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These emissions also rise the temperatures of oceans to such levels some species cannot adjust to, resulting a loss of many marine life. But this is not the biggest threat to marine biodiversity, the biggest threat is proposed by overfishing which has driven many species to near extinction. Why haven’t we started to tackle this issue with the same determination than cutting down CO2 emissions?
The answer is culture.
The main reason for overfishing is that fish is an immense part of diet and livelihood of many cultures, especially in coastal countries. Every day, fishing vessels sail across the seas with large trawls dragging behind them, capable of capturing 19 tons of fish a year, roughly a fourth of all wild-caught seafood. This a pace most species cannot survive on as their natural reproduction rate is often too slow to reproduce enough fish to replace this gap.
Fishing can be a lucrative income for costal regions where diets mainly consist of seafood, but many fishers have started to notice a decline in the amount of fish they catch, especially this is noticed when looking at Atlantic bluefin tuna and some whale species stocks, such as fin whale and blue whale, which are fighting for their survival.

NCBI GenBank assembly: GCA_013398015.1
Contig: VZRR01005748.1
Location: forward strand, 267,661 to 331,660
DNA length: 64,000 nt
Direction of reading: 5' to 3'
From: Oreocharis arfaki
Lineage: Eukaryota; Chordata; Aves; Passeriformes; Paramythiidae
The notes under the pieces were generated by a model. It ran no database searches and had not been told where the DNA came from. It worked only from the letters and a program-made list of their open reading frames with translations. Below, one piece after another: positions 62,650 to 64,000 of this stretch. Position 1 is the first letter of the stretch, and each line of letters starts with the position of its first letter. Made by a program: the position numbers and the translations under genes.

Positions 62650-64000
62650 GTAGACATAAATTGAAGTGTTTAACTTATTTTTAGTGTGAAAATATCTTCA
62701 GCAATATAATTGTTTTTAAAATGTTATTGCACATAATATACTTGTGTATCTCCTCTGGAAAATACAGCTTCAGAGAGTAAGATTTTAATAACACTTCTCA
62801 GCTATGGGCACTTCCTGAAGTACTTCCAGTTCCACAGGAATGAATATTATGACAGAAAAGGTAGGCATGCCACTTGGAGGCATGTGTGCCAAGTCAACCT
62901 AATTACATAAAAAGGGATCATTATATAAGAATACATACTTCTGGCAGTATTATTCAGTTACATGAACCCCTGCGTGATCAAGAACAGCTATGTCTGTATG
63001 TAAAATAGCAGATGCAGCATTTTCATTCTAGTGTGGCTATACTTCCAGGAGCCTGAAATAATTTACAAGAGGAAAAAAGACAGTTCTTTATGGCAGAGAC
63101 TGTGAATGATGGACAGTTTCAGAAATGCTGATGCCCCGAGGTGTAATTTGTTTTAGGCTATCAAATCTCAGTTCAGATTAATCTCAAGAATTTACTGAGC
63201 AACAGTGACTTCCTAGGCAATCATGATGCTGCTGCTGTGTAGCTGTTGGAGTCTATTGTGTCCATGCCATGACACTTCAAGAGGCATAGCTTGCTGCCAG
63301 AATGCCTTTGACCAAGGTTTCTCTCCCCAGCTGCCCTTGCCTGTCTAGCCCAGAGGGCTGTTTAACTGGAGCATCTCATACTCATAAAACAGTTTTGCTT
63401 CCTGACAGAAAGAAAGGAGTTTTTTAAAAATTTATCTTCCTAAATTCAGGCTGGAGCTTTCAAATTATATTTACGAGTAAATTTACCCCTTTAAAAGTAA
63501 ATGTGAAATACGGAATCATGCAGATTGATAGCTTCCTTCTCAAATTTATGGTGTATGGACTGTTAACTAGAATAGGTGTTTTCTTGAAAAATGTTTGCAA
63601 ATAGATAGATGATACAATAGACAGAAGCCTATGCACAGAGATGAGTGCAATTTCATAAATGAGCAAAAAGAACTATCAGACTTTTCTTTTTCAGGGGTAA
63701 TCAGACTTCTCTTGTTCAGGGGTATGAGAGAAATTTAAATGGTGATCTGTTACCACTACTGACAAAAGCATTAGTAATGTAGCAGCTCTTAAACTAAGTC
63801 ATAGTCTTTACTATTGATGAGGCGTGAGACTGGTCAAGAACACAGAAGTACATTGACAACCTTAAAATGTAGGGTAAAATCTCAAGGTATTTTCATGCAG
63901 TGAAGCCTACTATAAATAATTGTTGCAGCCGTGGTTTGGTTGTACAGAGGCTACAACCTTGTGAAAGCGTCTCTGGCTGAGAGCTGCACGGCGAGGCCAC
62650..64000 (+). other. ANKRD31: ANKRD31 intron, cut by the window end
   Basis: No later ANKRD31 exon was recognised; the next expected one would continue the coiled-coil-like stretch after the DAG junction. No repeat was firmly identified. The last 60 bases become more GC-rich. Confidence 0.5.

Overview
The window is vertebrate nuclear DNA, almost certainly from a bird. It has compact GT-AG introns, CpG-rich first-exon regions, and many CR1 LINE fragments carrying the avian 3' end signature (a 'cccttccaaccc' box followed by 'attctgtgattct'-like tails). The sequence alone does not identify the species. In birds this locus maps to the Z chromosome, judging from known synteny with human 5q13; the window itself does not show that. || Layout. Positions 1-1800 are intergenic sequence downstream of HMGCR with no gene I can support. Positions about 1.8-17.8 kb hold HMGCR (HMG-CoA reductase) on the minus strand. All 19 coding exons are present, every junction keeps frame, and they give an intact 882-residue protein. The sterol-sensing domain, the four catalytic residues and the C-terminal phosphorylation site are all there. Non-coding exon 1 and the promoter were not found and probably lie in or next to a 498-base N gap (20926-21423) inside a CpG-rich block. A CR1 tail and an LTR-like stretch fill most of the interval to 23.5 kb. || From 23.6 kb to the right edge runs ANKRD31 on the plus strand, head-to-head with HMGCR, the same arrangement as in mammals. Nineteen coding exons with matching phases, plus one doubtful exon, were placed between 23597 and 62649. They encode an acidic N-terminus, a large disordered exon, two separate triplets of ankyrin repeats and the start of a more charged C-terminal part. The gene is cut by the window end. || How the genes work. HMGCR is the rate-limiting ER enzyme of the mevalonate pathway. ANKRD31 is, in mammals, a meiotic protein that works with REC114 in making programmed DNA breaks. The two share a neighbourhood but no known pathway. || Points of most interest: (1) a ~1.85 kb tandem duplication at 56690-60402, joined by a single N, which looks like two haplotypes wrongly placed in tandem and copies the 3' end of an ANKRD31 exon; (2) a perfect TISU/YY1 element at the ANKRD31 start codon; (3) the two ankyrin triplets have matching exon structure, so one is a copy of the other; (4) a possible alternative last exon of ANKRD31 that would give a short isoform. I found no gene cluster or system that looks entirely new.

This raises a question, why can’t we restrict overfishing of some species and create a more regulated industry that would allow endangered species to revive? There are already international regulation bodies for restricting fishing that have taken as their task to create a more sustainable industry for both the fish stocks and the fishers. One particularly vocal and active advocate for regulated seas is International Whaling Commission, but unlike with some fishing organization, the focus seems to be more on the conservation of whales, not in the establishing of sustainable whaling industry.